|Title:||Ice-core Records of Atmospheric Halogen Concentrations over Western Antarctica - Past and Present|
|Author:||Maselli, O., McConnell, J.R., Sigl, M., Layman, L., Pasteris, D., Das, S.B. and Chriscitiello, A.S.|
|Periodical:||American Geophysical Union, Fall Meeting 2012, abstract #A51E-0103|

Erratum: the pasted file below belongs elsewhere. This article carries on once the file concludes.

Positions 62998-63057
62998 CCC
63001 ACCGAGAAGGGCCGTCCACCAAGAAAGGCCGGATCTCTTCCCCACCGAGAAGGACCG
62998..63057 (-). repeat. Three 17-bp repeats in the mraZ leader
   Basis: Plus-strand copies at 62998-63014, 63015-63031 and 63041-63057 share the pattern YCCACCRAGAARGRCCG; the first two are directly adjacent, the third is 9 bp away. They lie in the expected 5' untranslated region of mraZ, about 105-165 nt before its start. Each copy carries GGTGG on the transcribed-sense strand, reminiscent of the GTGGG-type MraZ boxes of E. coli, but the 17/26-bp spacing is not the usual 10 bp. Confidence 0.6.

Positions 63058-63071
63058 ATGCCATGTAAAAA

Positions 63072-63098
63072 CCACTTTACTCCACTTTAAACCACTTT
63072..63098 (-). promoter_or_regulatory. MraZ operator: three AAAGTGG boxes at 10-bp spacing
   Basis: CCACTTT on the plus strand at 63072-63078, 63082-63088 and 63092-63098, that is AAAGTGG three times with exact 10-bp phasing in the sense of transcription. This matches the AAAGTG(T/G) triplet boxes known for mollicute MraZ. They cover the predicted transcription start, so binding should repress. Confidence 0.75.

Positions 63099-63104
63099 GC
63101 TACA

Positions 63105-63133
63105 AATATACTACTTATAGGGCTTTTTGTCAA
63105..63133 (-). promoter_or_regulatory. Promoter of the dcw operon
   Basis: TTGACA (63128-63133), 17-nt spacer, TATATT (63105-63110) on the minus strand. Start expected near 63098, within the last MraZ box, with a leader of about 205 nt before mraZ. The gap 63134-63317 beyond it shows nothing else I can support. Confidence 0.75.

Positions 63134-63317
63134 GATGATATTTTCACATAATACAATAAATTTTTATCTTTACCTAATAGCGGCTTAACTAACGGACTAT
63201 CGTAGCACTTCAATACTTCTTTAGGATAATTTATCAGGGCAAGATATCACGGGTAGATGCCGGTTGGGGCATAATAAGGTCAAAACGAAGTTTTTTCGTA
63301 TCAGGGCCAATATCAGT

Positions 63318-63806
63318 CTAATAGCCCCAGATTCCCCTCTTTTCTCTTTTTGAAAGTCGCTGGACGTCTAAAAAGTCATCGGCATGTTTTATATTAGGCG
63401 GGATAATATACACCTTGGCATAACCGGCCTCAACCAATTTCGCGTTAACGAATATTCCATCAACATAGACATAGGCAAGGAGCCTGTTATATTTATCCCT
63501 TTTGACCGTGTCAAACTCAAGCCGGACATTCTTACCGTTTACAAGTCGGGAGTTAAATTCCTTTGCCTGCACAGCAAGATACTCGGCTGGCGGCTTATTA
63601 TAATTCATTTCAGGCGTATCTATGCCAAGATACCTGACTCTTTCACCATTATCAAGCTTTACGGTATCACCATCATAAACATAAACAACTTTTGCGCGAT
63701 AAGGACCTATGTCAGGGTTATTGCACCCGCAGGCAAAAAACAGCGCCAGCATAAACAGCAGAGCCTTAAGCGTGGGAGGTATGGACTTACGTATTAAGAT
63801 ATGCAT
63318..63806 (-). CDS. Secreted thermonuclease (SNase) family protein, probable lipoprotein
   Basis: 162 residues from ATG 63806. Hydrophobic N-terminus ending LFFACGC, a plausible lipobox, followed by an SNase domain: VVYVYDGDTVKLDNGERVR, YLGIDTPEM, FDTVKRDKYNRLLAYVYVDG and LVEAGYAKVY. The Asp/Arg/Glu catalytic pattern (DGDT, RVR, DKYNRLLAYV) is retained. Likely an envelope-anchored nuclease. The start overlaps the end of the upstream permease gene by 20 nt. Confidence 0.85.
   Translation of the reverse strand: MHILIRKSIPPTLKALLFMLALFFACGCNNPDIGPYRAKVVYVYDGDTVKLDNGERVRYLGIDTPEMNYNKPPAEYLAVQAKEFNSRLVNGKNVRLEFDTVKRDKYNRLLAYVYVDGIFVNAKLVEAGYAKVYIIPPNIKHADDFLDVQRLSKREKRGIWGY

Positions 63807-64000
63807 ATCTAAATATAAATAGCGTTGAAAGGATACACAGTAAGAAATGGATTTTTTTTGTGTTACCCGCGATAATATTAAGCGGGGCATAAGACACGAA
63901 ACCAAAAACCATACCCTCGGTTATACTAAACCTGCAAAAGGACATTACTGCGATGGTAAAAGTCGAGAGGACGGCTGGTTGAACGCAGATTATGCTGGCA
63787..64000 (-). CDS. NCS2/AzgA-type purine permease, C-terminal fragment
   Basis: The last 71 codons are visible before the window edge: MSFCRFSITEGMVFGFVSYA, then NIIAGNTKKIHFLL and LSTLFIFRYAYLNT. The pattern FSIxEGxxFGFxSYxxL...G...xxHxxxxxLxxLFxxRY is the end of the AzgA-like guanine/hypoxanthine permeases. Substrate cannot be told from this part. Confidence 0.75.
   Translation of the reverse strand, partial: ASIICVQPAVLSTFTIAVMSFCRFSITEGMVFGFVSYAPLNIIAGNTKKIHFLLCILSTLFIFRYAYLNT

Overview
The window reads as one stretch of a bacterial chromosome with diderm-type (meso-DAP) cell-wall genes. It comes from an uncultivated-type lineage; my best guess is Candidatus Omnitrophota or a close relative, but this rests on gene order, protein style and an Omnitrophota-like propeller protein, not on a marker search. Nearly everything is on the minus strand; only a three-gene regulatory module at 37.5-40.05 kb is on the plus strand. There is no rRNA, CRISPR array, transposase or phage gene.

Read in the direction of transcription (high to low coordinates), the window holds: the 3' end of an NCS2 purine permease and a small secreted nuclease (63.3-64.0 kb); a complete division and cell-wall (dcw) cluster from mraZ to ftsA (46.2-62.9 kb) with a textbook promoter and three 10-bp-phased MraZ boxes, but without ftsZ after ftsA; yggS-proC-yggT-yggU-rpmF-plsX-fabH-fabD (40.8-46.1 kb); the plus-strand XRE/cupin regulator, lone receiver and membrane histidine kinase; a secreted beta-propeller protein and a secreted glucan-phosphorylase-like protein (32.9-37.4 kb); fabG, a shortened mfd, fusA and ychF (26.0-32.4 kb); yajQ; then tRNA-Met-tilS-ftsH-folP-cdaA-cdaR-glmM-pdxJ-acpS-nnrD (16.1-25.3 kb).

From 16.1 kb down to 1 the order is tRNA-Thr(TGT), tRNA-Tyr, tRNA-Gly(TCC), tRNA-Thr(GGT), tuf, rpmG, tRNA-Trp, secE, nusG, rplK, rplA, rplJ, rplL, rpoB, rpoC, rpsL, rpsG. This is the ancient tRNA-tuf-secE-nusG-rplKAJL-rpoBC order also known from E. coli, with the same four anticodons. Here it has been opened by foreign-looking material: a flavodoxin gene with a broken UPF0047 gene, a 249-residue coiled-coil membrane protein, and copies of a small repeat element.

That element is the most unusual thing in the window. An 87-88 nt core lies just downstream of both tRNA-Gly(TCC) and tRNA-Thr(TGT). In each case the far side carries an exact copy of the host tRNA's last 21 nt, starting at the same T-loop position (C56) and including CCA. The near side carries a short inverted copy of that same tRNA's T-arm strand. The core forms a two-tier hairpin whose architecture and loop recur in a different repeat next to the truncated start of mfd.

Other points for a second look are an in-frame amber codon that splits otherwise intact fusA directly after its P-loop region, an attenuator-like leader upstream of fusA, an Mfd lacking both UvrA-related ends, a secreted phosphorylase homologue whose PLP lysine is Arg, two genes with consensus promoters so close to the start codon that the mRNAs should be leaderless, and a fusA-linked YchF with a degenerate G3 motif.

High temporal resolution halogen records from Western Antarctica will be presented which cover the transition from present day into the Pleistocene epoch (25,000 years B.P.). The WAIS Divide Ice Core (79°28' S, 112°05' W) was analysed for Chlorine, Bromine and Iodine at annual resolution (up to ~16,000 years B.P.) using a continuous melt system coupled with parallel mass spectrometers (ICP-MS) – a technique developed at the Desert Research Institute in Reno, Nevada. The ICP-MS technique measures both the soluble species and insoluble particulate species that have been trapped in the ice. The high resolution, continuous record allows us to observe the annual concentration cycles of halogens trapped in the ice and compare the seasonal timings of the signals from 16,000 years ago to present. Seasonal cycles observed in an array of shallow ice cores in south western Antarctica give insight into the present day spatial distribution of the halogen species. The results from the ice cores are compared to satellite imaging that shows the daylight distributions of halogen oxides over the entire Antarctic continent. Dramatic changes in absolute Iodine concentrations are observed through the transition from the glacial to interglacial period whilst average bromine concentrations remain relatively unchanged. This observation supports a source or sink of the iodine which is independent of bromine. The temporal variability of all halogen concentrations observed in the ice on a decadal scale appears to be closely linked to the regional temperature proxy (δ18O of water) which may be a reflection of changes in deposition mechanisms as well as of sources or sinks.